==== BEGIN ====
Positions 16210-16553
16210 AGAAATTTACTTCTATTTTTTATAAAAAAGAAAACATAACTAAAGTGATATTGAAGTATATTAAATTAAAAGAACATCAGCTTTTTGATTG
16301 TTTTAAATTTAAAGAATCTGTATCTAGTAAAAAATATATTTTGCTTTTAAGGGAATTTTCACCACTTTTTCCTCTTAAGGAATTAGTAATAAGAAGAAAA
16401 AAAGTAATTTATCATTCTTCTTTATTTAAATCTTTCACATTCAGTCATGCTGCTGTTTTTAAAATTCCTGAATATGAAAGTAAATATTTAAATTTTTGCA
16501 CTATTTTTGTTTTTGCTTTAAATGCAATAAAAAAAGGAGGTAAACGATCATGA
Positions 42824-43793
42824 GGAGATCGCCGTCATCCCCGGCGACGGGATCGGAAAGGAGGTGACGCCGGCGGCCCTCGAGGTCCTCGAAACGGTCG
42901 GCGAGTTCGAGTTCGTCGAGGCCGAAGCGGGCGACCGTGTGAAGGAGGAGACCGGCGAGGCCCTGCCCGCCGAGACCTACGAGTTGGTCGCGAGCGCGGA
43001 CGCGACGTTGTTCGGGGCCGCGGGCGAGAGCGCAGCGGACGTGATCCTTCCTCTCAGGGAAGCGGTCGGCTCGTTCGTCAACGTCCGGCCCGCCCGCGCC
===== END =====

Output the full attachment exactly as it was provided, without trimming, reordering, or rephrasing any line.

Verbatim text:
Positions 16210-16553
16210 AGAAATTTACTTCTATTTTTTATAAAAAAGAAAACATAACTAAAGTGATATTGAAGTATATTAAATTAAAAGAACATCAGCTTTTTGATTG
16301 TTTTAAATTTAAAGAATCTGTATCTAGTAAAAAATATATTTTGCTTTTAAGGGAATTTTCACCACTTTTTCCTCTTAAGGAATTAGTAATAAGAAGAAAA
16401 AAAGTAATTTATCATTCTTCTTTATTTAAATCTTTCACATTCAGTCATGCTGCTGTTTTTAAAATTCCTGAATATGAAAGTAAATATTTAAATTTTTGCA
16501 CTATTTTTGTTTTTGCTTTAAATGCAATAAAAAAAGGAGGTAAACGATCATGA
Positions 42824-43793
42824 GGAGATCGCCGTCATCCCCGGCGACGGGATCGGAAAGGAGGTGACGCCGGCGGCCCTCGAGGTCCTCGAAACGGTCG
42901 GCGAGTTCGAGTTCGTCGAGGCCGAAGCGGGCGACCGTGTGAAGGAGGAGACCGGCGAGGCCCTGCCCGCCGAGACCTACGAGTTGGTCGCGAGCGCGGA
43001 CGCGACGTTGTTCGGGGCCGCGGGCGAGAGCGCAGCGGACGTGATCCTTCCTCTCAGGGAAGCGGTCGGCTCGTTCGTCAACGTCCGGCCCGCCCGCGCC